- Gleeson, B.T., Horschel, S.K., and Provancher, W. R., “Perception of Direction for Applied Tangential Skin Displacement: Effects of Speed, Displacement and Repetition,” IEEE Transactions on Haptics - Selected for Special Issue: World Haptics Spotlight , Vol. 3(3), Jul-Sept, 2010, pp. 12.
- Gleeson, B.T., Horschel, S.K., and Provancher, W. R., “Design of a Fingertip-Mounted Tactile Display with Tangential Skin Displacement Feedback,” IEEE Transactions on Haptics, Vol. 3(4), Oct-Dec, 2010, pp. 6 (in press).
- Gleeson, B.T., Stewart, C.A., and Provancher, W. R., “Improved Tactile Shear Feedback: Tactor Design and an Aperture-Based Restraint,” IEEE Transactions on Haptics, pp. 12 (in press).
- Provancher, W. R., Stewart, C. A., Montandon, M., and Greer, A., “Empowering Consumer Products with Embedded Shear Feedback,” In Proc. of the IEEE Haptics Symposium, Waltham, Mass., USA, March, 2010.
- Gleeson, B.T., Horschel, S.K., and Provancher, W. R., “Communication of Direction through Lateral Skin Stretch at the Fingertip,” In Proc. of the World Haptics Conference, Salt Lake City, Utah, USA, March, 2009, pp. 172–177. (Best Paper Award)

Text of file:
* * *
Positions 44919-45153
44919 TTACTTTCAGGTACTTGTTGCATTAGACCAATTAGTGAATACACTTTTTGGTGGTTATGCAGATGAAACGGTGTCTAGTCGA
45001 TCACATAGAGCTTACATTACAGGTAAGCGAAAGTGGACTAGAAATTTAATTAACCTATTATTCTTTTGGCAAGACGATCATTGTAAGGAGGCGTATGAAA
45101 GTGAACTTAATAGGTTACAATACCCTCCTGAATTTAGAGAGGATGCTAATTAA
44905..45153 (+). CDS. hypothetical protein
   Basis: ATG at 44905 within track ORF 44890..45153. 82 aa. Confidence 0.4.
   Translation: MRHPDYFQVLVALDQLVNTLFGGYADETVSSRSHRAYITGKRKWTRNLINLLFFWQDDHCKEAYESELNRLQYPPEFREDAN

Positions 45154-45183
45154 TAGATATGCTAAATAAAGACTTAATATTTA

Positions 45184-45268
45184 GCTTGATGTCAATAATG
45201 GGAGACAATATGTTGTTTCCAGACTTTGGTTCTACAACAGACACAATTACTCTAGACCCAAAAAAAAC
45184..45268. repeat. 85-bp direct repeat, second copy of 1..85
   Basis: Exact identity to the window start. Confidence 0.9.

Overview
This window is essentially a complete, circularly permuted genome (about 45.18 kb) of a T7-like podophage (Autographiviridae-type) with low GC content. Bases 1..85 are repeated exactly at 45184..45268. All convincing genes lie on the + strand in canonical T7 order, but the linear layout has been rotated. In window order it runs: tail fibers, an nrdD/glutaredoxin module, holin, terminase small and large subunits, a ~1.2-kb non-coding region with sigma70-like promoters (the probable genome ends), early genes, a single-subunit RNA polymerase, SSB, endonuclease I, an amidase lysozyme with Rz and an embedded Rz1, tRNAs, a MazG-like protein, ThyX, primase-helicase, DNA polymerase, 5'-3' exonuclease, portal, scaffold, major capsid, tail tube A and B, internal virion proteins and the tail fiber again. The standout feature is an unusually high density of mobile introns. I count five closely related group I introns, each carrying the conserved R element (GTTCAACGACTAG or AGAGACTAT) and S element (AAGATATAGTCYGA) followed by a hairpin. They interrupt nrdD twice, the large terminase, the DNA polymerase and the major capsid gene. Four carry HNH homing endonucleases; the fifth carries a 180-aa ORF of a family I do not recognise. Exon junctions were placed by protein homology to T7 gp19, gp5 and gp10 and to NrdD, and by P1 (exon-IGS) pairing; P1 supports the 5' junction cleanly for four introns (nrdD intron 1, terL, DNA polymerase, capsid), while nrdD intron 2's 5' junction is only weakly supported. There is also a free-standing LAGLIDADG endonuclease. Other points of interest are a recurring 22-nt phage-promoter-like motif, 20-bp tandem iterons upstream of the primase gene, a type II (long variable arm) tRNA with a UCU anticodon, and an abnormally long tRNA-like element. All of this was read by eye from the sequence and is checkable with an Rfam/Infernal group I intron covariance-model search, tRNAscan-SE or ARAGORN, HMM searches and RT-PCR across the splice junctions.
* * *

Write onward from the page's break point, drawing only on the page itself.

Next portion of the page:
- Horschel, S.K., Gleeson, B.T., and Provancher, W. R., “Fingertip Shear Tactile Display,” World Haptics Conference, Salt Lake City, Utah, USA, March, 2009, pp. 611–612.
- see (**news stories with video are marked with red label**)
- Skin Stretch Game Controller
- Thumb-stretching controller pitched to console makers: A video games controller which pulls and stretches the skin of its users’ thumbs has been unveiled in Canada, by British Broadcasting Corp., March 5, 2012
- University of Utah professor invents new video game controller, By Vince Horiuchi, The Salt Lake Tribune, Mar 05, 2012.
- This Video Game Controller Pushes Back on Your Thumbs [VIDEO], by Sam Laird and video broadcast by Lauren Gores, Mashable, March 07, 2012. (**News story with video**)
- Game Controller Talks To You By Stretching Your Skin Making It: A novel system gives these controllers surreal haptic feedback, instead of just rumbling, by Mark Wilson, Fast Company — Co-Design, March 9, 2012.